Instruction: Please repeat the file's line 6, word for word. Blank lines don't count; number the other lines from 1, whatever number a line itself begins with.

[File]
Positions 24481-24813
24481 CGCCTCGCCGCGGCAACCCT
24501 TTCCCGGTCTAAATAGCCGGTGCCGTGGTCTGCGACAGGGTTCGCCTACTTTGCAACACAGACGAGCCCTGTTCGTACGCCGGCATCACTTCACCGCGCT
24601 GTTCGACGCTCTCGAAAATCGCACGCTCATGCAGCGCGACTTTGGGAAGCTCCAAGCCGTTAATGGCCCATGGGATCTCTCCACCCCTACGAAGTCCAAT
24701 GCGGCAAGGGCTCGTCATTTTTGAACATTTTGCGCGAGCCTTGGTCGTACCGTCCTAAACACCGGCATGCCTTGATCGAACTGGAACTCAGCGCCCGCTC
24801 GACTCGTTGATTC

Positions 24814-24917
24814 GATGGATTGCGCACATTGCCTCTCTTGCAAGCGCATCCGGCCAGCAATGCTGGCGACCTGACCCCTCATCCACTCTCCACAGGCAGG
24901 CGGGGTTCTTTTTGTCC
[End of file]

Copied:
24801 GACTCGTTGATTC